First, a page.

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The Lehigh Valley Planning Commission received proposals for residential and industrial development covering 1,300 acres in the first quarter of the year, as not even COVID-19 can slow investment in the region.  

"We continue to see growth each month even through the pandemic," Executive Director Becky Bradley said during the LVPC's virtual meeting Thursday. Most of the acreage being considered for development is in Northampton County, at 940 acres, while Lehigh County proposals would cover 359 acres. 

"In three months, 821 new housing units were proposed," Bradley said, 65 more than in the year-ago quarter. "The market is responding to the housing shortage" with a mix of options, she said.  

"Communities are getting wiser to the fact that they need to allow more (housing) density," she said, as the number of apartments, twins, townhouses and condominiums submitted for LVPC review outpaces single-family homes, with the totals at 585 and 236, respectively. 

Nonresidential plans total 4.73 million square feet of building. Warehouses account for 79%, or 3.72 million square feet, Bradley said in her report for January through March. Proposals for retail, office and public space are down because of the pandemic, she said, but the growth of online shopping has increased warehouse development. 

Local warehouse development results from the real estate market and investors seeking a return on capital, Bradley said. The LVPC does not recruit businesses.  

Chairman Greg Zebrowski said "warehouse proliferation" remains a problem, though not all such development is bad. The recent announcement that Nike Inc. will occupy a warehouse on former Bethlehem Steel Corp. land is appropriate, he said. 

"If it's on farmland and open space, that's where we have a problem," Zebrowski said. 

The LVPC's professional staff reviews development proposals in Lehigh and Northampton counties and makes recommendations, but final decisions are made by municipalities. 

The commission's review of the plans of Lewis Ronca and Norton Herrick for the 53-acre Martin Tower site in Bethlehem found fault with the developers' request for a zoning ordinance change and the proposed parking layout. 

"This is a very vital project in the Lehigh Valley," Zebrowski said of the chance to develop a large tract in a city. "It needs to be done right." 

Vice Chair Steven Glickman said a representative of the developers misrepresented the LVPC's stand on the project during a recent Bethlehem City Council review of the plan. 

LVPC staff comments presented by Senior Community Planner Jillian Seitz criticized the developers' request for a zoning change because that would affect other sites in Bethlehem, while a variance from the code would be specific to the Martin Tower land.  

The developers have also asked for an additional parking lane between buildings and Eighth Avenue. That would "reduce safety and accessibility for pedestrians and (public) transit users," Seitz said in her review.   

The requested zoning relief sought for the plan — which includes medical and office buildings, retail space, restaurants and apartments — "would result in suburban-scale development patterns that are not consistent with the character of the city," Seitz wrote. The commissioners voted to approve the staff review, which will be sent to the city.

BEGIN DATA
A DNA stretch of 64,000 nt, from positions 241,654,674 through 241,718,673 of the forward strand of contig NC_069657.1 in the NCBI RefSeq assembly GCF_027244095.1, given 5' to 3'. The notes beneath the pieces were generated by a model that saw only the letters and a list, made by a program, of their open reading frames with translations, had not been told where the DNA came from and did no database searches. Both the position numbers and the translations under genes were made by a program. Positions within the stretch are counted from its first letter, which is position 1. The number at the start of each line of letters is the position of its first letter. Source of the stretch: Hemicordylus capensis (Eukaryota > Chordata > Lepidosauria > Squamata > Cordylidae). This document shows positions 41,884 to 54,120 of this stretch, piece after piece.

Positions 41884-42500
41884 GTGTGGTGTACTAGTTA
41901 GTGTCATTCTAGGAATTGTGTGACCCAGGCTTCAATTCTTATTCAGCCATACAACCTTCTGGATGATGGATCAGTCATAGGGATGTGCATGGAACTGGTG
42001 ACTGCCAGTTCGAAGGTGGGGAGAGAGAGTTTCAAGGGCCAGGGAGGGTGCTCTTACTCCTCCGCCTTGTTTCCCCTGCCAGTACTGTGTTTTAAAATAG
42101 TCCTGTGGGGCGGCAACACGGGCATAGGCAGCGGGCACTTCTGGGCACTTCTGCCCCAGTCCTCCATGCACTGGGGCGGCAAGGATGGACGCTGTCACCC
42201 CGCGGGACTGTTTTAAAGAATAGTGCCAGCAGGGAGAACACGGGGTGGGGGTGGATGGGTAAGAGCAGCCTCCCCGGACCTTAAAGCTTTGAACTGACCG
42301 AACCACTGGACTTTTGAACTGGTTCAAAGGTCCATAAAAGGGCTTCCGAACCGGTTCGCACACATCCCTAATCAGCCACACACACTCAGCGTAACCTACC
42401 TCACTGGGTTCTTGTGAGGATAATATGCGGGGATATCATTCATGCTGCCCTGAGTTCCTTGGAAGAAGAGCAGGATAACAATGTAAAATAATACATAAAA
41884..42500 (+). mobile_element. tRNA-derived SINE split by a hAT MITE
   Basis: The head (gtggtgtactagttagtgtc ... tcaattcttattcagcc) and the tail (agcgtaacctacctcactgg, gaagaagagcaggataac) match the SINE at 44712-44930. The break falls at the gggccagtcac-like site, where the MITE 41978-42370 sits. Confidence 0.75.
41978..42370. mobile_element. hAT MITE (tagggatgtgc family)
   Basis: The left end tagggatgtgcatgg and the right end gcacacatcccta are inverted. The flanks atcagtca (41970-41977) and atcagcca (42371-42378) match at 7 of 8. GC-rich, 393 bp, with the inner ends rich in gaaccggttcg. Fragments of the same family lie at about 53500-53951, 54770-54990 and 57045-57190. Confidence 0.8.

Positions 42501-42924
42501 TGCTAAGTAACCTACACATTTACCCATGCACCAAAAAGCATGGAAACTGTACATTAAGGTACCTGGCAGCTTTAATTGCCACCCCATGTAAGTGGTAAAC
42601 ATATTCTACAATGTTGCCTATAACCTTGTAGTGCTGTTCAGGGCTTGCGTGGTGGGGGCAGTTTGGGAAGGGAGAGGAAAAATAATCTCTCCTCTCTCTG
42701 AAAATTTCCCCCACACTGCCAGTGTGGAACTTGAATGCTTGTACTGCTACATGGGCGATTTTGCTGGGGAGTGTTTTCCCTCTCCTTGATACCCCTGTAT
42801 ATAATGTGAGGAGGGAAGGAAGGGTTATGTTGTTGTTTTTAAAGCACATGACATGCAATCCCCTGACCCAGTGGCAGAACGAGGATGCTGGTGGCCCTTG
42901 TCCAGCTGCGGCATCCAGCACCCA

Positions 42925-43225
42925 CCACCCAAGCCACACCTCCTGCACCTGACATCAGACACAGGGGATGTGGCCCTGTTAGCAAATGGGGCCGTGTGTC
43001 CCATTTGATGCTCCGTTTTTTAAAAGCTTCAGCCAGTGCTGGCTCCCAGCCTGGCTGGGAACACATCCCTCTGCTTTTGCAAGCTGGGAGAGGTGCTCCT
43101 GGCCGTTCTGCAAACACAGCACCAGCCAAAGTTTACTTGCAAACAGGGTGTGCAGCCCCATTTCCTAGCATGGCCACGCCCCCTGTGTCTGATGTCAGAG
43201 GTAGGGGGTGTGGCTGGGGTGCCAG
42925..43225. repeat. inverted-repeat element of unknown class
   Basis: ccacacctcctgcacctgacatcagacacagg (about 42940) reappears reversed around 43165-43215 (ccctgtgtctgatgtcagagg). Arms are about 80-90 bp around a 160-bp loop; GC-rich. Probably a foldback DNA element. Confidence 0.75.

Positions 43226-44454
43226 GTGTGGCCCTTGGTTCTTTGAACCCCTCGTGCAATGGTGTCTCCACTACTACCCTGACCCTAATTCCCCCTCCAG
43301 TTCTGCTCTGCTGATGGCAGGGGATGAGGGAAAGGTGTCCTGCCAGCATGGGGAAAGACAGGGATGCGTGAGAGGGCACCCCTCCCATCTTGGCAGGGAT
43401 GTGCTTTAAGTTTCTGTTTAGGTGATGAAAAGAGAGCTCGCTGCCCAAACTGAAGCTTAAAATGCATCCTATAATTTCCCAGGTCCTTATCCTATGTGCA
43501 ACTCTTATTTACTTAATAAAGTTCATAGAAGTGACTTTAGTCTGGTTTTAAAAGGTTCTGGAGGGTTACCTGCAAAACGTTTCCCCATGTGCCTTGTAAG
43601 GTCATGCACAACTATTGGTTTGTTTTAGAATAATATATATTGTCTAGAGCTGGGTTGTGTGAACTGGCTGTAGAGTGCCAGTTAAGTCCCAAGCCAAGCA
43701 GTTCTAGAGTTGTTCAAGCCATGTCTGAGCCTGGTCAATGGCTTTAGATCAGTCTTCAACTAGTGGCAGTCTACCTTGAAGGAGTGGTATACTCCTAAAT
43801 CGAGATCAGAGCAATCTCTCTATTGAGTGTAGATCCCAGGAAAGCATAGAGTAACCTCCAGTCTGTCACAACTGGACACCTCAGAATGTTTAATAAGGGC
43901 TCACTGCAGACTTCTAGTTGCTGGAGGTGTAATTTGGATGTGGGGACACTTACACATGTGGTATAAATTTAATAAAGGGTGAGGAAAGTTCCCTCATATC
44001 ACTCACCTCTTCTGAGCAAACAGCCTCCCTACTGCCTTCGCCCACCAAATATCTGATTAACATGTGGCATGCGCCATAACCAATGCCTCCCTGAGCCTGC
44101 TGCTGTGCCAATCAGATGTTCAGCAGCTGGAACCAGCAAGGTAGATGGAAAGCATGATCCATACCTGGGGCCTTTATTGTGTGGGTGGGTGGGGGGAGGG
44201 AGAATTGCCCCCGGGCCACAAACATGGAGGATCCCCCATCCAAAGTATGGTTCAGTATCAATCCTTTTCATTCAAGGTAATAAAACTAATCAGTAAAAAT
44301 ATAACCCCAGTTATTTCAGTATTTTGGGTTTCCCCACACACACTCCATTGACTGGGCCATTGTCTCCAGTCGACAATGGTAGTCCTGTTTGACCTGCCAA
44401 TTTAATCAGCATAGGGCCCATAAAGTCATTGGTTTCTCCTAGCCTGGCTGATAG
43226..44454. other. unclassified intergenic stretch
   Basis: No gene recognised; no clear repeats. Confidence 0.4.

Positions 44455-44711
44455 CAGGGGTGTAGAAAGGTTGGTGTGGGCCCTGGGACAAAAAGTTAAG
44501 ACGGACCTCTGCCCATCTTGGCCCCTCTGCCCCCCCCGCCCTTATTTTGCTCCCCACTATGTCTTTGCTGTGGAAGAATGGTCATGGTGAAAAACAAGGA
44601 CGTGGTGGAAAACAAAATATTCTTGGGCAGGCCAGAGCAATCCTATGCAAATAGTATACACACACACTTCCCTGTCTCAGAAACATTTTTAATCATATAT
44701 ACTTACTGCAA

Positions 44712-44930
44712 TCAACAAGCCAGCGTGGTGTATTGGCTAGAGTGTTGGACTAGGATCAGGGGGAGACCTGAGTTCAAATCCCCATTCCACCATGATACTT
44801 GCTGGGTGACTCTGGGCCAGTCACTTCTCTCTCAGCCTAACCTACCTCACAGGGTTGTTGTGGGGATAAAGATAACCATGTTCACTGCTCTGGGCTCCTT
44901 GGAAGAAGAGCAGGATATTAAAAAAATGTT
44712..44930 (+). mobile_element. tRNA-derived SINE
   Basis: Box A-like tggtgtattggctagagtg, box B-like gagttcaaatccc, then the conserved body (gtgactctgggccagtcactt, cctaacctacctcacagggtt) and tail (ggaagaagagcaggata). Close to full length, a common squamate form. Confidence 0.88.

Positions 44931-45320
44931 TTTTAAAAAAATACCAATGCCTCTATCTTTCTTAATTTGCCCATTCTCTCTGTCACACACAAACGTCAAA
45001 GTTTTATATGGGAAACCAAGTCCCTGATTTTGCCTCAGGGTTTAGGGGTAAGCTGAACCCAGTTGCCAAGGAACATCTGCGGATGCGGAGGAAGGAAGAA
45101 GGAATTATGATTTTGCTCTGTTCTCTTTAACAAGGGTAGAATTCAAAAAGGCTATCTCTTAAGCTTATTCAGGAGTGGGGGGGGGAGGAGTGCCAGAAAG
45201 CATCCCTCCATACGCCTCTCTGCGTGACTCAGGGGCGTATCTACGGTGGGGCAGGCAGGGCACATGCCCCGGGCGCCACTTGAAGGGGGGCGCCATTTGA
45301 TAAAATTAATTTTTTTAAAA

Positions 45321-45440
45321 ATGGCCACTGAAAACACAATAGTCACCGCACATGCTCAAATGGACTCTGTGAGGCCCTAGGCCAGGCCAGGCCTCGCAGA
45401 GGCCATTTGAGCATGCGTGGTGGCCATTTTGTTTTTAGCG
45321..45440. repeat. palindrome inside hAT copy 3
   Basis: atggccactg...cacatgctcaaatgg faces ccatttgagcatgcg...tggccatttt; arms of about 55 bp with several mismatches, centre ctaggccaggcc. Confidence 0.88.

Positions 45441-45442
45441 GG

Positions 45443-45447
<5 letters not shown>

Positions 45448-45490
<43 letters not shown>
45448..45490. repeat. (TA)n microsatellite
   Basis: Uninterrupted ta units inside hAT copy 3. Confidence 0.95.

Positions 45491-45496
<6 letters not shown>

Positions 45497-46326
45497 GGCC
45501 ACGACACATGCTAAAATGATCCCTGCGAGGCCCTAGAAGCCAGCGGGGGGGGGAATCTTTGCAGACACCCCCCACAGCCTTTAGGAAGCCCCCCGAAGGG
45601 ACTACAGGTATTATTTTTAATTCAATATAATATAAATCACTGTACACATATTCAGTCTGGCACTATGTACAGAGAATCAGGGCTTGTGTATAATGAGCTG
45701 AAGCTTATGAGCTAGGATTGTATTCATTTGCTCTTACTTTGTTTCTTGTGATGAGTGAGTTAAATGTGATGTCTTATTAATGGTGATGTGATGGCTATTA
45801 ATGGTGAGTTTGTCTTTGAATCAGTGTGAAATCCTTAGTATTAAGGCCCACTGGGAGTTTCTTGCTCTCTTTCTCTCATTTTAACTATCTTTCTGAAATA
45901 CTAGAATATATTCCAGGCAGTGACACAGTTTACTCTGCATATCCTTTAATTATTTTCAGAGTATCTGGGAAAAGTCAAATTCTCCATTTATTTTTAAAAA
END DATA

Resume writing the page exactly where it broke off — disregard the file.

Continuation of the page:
The commission took a more favorable view of a new student drop-off site at Parkway Manor Elementary School in South Whitehall Township. The plan would reduce traffic congestion, the staff review said.  

A 400-unit housing development in Lower Macungie Township at Mertztown and Butz roads also received a favorable review. The plan will provide housing near industrial developments, the LVPC said. The proposal is for 264 single-family homes and 136 townhouses. 

LVPC Managing Editor Matt Assad told the board that the commission has received the Governor's Award for Local Government Excellence for Innovative Planning and Sound Land Use Practices. The honor from Pennsylvania Gov. Tom Wolf recognizes the LVPC's "FutureLV" regional plan for development. The award will be presented May 19. 

As the meeting wound down, Bradley told the commissioners that the LVPC is taken seriously and the board's decisions lead to changes in building plans and local ordinances.  

Still, the commission does not have the legal authority to block development, and some members have expressed frustration with that. 

Bradley said the staff's work and the commissioners' suggestions do influence land use. 

"Collectively we are making a huge difference," Bradley said. 

Money makes a difference too, and litigation is expensive. 

"Many municipalities will cave in when a developer threatens to take them to court," Commissioner Percy Dougherty said. 

Bradley said local governments, which make final decisions on land use, have not updated their zoning ordinances for decades in some cases. That puts them in a weak position when an undesirable development is proposed.  

The commission's reviews can help municipalities negotiate changes in plans, she said.   

"I don't think we should have a defeatist attitude at all," Bradley said.

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